BBC to slash 3000 Jobs

The BBC says it will cut 2900 jobs – more than 10% of its workforce – over the next three years, as part of a cost saving transformation.

Most of the positions will be shed from administrative departments. Less than half will come from redundancies and savings will be redirected into programming.

With some programs being moved out of London, savings of $805 million a year are expected.

The cutbacks do not affect BBC World Service radio, which is funded by the Foreign Office.

The BBC is preparing for renewal of its royal charter in 2007 by the Blair Government, against a backdrop of growing competition in the media marketplace.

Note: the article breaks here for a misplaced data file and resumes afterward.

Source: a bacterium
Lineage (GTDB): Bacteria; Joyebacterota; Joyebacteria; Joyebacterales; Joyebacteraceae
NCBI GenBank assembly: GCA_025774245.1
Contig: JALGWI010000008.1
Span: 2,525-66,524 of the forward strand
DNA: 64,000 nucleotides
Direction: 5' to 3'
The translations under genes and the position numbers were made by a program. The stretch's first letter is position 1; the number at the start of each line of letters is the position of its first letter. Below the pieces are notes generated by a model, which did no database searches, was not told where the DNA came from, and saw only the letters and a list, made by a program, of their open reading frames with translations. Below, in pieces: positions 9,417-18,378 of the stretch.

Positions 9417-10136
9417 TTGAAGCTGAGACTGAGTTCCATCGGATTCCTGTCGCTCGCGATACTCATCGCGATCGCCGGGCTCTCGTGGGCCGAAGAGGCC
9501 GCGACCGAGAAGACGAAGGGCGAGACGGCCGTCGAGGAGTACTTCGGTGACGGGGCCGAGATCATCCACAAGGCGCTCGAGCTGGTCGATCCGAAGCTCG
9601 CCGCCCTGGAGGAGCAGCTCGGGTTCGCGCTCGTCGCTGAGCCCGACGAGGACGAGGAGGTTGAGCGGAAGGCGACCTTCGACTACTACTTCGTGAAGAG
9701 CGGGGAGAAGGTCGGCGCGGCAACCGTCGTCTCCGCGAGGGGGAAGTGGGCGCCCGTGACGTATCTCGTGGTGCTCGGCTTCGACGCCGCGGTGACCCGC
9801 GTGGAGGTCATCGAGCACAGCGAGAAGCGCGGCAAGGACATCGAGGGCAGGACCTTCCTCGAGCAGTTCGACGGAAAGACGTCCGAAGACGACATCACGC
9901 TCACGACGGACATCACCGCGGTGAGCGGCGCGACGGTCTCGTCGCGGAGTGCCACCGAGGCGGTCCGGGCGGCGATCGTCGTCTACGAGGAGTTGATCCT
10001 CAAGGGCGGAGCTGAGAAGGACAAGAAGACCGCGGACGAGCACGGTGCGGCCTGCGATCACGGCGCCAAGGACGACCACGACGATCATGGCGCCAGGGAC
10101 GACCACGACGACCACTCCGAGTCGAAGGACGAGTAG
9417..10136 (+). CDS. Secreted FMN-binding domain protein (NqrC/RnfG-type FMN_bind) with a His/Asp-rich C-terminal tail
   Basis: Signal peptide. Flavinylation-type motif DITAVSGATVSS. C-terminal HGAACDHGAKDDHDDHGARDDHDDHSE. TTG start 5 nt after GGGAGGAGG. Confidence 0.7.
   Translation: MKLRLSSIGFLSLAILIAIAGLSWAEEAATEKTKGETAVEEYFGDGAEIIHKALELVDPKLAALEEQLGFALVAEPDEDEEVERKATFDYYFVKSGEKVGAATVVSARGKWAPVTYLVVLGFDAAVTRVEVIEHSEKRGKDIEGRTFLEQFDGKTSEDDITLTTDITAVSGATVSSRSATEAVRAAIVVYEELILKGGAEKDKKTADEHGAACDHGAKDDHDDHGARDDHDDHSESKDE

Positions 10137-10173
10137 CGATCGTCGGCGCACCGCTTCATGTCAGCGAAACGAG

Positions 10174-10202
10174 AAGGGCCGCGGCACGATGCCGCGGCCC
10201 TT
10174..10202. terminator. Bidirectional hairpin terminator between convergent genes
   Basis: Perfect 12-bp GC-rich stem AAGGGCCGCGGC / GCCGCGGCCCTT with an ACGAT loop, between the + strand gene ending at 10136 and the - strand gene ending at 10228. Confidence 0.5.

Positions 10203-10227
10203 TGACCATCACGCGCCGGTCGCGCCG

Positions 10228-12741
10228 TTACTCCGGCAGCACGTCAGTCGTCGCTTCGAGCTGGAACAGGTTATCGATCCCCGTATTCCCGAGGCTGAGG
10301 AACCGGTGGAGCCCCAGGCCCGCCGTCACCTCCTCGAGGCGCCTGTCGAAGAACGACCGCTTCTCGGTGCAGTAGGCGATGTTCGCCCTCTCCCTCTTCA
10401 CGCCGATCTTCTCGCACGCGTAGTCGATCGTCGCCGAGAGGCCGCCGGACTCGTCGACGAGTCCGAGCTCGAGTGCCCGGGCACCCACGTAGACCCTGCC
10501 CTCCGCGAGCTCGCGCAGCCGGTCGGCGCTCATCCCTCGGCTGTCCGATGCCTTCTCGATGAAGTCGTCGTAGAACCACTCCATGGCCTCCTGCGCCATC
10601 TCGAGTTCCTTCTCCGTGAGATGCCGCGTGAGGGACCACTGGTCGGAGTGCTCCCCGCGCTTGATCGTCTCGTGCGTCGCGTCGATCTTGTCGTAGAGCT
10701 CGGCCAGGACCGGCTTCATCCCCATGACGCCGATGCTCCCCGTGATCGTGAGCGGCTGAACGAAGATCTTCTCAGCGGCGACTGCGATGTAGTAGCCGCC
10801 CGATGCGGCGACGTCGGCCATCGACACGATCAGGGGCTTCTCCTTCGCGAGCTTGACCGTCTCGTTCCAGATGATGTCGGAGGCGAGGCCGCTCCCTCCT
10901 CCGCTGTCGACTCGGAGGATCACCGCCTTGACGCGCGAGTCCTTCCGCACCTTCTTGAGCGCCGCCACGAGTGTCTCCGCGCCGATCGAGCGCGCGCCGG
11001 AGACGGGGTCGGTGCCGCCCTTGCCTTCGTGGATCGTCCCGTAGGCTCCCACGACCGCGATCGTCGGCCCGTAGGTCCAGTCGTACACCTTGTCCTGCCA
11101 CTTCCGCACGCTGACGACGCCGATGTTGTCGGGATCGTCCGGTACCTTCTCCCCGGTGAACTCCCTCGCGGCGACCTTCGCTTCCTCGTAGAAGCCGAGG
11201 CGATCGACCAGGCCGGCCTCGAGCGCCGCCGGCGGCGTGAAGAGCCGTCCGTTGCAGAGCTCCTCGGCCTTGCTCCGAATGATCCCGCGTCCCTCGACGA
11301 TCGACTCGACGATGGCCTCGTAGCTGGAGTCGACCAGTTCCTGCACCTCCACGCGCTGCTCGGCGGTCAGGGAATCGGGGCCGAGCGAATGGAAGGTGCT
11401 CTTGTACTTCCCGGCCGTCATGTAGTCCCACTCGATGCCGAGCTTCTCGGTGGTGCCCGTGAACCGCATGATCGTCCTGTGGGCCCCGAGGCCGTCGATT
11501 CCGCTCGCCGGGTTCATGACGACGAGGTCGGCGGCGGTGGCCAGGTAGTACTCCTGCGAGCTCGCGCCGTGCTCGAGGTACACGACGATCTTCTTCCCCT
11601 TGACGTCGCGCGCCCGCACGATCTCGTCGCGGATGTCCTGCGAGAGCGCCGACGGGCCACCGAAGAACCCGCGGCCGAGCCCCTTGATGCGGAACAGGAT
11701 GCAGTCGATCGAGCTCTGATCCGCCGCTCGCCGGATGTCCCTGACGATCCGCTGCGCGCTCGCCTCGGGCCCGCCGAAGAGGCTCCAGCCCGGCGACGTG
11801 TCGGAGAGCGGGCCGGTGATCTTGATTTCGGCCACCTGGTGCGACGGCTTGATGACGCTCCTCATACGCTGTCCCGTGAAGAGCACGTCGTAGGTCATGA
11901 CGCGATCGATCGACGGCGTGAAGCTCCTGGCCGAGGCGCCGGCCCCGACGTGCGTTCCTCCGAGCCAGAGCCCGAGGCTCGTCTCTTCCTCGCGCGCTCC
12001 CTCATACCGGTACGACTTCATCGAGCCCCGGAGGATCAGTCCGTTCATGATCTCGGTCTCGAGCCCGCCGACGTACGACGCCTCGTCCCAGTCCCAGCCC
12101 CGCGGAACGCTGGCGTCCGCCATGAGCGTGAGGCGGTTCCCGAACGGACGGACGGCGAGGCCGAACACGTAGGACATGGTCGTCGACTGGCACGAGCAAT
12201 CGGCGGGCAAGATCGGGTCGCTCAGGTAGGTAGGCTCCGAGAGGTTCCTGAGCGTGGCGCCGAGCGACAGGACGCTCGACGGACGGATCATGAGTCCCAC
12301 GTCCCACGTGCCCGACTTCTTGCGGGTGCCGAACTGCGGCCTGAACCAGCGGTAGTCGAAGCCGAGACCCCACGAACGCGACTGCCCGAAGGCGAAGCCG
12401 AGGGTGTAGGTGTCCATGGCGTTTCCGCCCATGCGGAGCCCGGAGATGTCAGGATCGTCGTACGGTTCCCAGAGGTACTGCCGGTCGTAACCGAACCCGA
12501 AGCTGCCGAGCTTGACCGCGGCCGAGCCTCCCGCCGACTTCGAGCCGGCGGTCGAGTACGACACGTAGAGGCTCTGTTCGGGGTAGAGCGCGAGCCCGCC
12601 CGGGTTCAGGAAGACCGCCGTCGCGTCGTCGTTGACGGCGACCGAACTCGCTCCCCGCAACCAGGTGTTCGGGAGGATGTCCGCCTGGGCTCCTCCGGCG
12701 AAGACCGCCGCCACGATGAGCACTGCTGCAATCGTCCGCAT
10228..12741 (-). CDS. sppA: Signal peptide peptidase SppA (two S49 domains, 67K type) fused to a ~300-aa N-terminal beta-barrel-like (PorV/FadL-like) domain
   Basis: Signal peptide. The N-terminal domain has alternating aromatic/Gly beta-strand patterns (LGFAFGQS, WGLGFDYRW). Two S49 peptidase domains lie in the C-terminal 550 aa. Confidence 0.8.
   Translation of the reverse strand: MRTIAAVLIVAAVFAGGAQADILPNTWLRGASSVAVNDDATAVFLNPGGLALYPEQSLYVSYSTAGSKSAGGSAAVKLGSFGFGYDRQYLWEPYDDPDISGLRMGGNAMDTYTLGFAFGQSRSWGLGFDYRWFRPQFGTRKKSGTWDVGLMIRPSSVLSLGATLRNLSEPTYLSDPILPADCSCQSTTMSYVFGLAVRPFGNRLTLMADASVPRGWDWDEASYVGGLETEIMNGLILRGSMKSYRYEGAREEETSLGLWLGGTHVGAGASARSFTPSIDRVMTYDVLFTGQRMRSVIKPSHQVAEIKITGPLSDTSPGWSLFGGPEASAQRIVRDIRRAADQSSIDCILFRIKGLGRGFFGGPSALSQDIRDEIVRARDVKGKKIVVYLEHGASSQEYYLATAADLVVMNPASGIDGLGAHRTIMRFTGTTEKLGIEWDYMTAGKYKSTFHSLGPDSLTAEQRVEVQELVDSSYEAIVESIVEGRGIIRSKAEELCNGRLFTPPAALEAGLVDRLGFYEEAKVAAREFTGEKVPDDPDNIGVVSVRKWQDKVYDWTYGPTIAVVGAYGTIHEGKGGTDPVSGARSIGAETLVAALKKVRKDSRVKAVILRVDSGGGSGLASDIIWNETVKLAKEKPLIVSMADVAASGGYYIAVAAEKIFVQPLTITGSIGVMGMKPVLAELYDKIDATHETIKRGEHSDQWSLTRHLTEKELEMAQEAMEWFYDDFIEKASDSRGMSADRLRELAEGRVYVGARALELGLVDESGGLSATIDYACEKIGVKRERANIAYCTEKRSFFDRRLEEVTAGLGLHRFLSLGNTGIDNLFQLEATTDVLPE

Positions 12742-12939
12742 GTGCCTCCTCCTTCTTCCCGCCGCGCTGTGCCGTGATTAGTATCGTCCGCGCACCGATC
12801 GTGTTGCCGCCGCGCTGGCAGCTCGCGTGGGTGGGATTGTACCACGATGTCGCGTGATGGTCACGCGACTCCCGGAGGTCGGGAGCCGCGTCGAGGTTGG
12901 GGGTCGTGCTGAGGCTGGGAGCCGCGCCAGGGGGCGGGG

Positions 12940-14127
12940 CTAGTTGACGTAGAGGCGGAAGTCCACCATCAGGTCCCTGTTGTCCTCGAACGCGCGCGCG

BBBC Director General, Mark Thompson, has described the moves as part of an urgently needed transformation.

“My vision for the future of the BBC has three parts: a bold new program and content strategy based, above all, around the idea of excellence; a transformation of the BBC into a state of the art digital broadcaster; and an irreversible shift in the culture of the BBC towards simplicity, opportunity and creativity.

“We should do what’s right for a strong, independent BBC and its audiences in the long term, not what’s politically convenient now.”

News, radio and music, tv, new media, and national and regional services have been directed to make cost savings of 15% each.